What Your Eyes Can Tell You About Your Health

If you've got a history of melanomas or are just naturally light skinned, you may not be a [...]

If you've got a history of melanomas or are just naturally light skinned, you may not be a stranger to the dermatologist. Even for those who are very careful about skin care should get checked by a skin care professional once per year. But there are skin cancer signs the your dermatologist can't see, like spots in the back of your eye. Thanks to The Weather Channel, you can look for signs of disease, whether skin cancer or stroke risk, just by looking into your eyes!


Freckles: "We can look in the retina with different lights, and see if there's a retinal nevus, a freckle on the back of the eye, just like you'd have a freckle on your skin," Brian Proctor, D.O., an ophthalmologist at Gottlieb Memorial Hospital, part of the Loyola University Health System in Chicago, told weather.com. "Occurrence of those freckles are fairly common; they're in 5 to 8 percent of the population. But what concerns us is when that freckle grows taller. That may be indicative of a melanoma." Just like a melanoma anywhere else on the body, these behind-the-eye freckles can spread throughout the body, and sometimes, kill. "It's one really bad disease that can only be picked up by a routine eye exam," Dr. Proctor said, explaining that healthy people under 60 need an eye exam every two to five years (more often if they need new glasses), while people older than 60 need one every year.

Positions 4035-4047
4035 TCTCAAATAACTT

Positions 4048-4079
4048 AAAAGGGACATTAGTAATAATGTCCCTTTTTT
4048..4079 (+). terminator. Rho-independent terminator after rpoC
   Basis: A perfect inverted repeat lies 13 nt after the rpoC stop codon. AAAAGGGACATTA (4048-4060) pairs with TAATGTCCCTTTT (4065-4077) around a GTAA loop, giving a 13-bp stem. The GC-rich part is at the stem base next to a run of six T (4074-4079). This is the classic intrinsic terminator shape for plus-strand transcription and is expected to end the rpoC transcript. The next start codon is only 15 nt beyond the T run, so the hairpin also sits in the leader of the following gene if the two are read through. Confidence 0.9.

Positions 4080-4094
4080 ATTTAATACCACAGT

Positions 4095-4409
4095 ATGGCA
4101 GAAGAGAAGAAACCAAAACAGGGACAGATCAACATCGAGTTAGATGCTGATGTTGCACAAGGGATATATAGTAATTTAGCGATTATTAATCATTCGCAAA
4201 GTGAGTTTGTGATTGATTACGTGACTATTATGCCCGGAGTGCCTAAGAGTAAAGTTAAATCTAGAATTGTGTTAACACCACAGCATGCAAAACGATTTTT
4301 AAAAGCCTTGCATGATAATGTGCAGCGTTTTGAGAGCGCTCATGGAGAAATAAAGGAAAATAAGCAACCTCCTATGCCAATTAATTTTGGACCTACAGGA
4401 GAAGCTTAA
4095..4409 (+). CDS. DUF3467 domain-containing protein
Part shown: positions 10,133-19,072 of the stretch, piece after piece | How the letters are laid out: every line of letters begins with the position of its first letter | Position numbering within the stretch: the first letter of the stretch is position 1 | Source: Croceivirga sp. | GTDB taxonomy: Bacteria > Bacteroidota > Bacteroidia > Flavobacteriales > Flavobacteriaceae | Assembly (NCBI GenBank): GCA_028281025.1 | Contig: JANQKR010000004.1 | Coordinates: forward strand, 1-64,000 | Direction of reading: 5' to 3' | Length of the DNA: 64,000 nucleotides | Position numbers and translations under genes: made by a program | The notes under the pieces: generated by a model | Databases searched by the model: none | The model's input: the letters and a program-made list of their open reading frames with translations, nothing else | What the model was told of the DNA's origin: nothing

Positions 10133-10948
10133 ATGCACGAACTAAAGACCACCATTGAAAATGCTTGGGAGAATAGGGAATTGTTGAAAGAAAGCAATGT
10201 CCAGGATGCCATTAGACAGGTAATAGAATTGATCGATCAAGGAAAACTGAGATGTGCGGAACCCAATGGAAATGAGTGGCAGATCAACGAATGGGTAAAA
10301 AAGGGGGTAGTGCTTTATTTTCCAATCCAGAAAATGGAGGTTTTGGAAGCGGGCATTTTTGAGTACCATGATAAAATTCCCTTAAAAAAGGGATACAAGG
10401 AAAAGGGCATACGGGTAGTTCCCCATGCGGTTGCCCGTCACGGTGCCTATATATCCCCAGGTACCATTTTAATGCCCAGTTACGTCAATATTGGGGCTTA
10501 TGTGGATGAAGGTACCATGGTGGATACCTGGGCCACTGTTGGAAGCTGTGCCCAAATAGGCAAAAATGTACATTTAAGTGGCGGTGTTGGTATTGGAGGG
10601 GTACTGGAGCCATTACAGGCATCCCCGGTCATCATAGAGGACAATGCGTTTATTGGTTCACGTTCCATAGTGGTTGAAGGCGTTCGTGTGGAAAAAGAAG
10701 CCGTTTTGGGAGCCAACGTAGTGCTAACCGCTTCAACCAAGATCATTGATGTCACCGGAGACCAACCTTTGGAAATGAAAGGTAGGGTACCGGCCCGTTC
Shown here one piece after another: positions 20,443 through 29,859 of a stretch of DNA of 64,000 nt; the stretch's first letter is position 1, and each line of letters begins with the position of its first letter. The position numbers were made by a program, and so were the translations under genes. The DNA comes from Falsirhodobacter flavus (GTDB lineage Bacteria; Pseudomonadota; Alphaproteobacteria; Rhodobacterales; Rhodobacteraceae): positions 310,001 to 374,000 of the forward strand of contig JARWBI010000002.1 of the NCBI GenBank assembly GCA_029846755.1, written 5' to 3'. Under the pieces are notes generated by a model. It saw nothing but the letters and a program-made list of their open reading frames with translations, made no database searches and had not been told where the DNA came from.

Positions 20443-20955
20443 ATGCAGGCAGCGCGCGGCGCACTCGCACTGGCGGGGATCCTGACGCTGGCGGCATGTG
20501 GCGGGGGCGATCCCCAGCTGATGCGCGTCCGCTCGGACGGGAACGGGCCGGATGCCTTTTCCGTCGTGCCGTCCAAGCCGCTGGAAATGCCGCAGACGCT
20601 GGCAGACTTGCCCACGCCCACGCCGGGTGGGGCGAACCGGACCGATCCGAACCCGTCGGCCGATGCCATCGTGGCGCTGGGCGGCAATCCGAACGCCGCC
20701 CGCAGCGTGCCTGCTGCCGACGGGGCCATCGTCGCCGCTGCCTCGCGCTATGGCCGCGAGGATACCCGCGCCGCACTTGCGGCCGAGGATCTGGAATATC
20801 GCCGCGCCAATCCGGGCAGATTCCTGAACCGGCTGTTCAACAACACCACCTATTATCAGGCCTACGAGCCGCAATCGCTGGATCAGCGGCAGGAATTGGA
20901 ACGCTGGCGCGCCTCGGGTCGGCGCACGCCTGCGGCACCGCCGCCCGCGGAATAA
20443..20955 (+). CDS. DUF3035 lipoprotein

Eyelids: Two cancers caused by the sun, basal cell carcinoma and squamous cell carcinoma, can both pop up on your eyelid, often the spots are so small individuals don't notice them until they're pointed out by an eye doctor. "Basal cells are localized," Dr. Proctor said. "But squamous cells can spread to your liver, your brain. You don't want to leave a slow-growing spot alone."

Eyelashes: Eyelash thinning happens with age, but it also can signal something more serious, such as a thyroid condition, Dr. Proctor said. Other skin conditions, such as rosacea, or a form of skin cancer, might cause you to lose some eyelashes as well. "These are very subtle changes on the eyes that people really don't get too alarmed about, but they should check with their doctor," Dr. Proctor said.


Retinas: Drug toxicity can appear in the back of the retina, Dr. Proctor said. One of the most common culprits is the breast cancer drug Plaquenil. "We're screening for that all the time, checking those patients every six to nine months to make sure that's doing okay," he said.

Pupils: "Sometimes, people will come in with pupils that aren't the same size," Dr. Proctor said. "We see that in people with syphilis that's not been treated." Although that sounds rare, Dr. Proctor noted that syphilis rates are on the rise. More than 15,000 people were diagnosed with this disease in 2012, an 11-percent increase over 2011, according to the U.S. Centers for Disease Control and Prevention.

(Photo: Eye Tracking Update)

Blood Vessels: Sometimes your eyes can be a lifesaver. Every two or three months, Dr. Proctor said he sees a patient that's had a small blood vessel blockage break off somewhere in the body, and get lodged in the eye. "[The blockage's] next step would have been into the brain, and that would have caused a small stroke," he said. If this happens to you, your eye doctor can help coordinate with your primary care physician to have your heart health examined.

Want to know what else your eyes are telling you about your health? Click here to be taken to the original story from The Weather Channel.